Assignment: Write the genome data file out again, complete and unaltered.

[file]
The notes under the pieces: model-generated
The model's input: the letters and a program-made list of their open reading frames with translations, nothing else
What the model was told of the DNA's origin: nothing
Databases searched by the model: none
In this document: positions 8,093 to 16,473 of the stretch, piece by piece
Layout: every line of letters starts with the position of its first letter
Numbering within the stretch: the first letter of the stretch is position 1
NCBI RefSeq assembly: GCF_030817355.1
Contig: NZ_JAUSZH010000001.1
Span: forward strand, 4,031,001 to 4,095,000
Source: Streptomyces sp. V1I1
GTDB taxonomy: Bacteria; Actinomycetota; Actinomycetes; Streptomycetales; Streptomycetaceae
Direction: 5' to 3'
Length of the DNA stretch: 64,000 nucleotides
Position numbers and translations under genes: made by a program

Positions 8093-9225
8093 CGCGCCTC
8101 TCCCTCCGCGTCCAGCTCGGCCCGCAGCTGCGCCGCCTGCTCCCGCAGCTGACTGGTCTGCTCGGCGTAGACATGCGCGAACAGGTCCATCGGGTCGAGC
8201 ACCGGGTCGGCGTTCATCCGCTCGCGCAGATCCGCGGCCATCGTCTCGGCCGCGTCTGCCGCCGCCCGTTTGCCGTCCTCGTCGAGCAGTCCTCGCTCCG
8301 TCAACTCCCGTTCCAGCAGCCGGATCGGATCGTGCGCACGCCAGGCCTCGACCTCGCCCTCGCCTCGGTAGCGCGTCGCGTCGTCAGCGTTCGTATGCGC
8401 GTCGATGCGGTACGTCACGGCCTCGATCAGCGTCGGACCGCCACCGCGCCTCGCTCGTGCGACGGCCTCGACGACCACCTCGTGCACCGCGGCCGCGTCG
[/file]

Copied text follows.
The notes under the pieces: model-generated
The model's input: the letters and a program-made list of their open reading frames with translations, nothing else
What the model was told of the DNA's origin: nothing
Databases searched by the model: none
In this document: positions 8,093 to 16,473 of the stretch, piece by piece
Layout: every line of letters starts with the position of its first letter
Numbering within the stretch: the first letter of the stretch is position 1
NCBI RefSeq assembly: GCF_030817355.1
Contig: NZ_JAUSZH010000001.1
Span: forward strand, 4,031,001 to 4,095,000
Source: Streptomyces sp. V1I1
GTDB taxonomy: Bacteria; Actinomycetota; Actinomycetes; Streptomycetales; Streptomycetaceae
Direction: 5' to 3'
Length of the DNA stretch: 64,000 nucleotides
Position numbers and translations under genes: made by a program

Positions 8093-9225
8093 CGCGCCTC
8101 TCCCTCCGCGTCCAGCTCGGCCCGCAGCTGCGCCGCCTGCTCCCGCAGCTGACTGGTCTGCTCGGCGTAGACATGCGCGAACAGGTCCATCGGGTCGAGC
8201 ACCGGGTCGGCGTTCATCCGCTCGCGCAGATCCGCGGCCATCGTCTCGGCCGCGTCTGCCGCCGCCCGTTTGCCGTCCTCGTCGAGCAGTCCTCGCTCCG
8301 TCAACTCCCGTTCCAGCAGCCGGATCGGATCGTGCGCACGCCAGGCCTCGACCTCGCCCTCGCCTCGGTAGCGCGTCGCGTCGTCAGCGTTCGTATGCGC
8401 GTCGATGCGGTACGTCACGGCCTCGATCAGCGTCGGACCGCCACCGCGCCTCGCTCGTGCGACGGCCTCGACGACCACCTCGTGCACCGCGGCCGCGTCG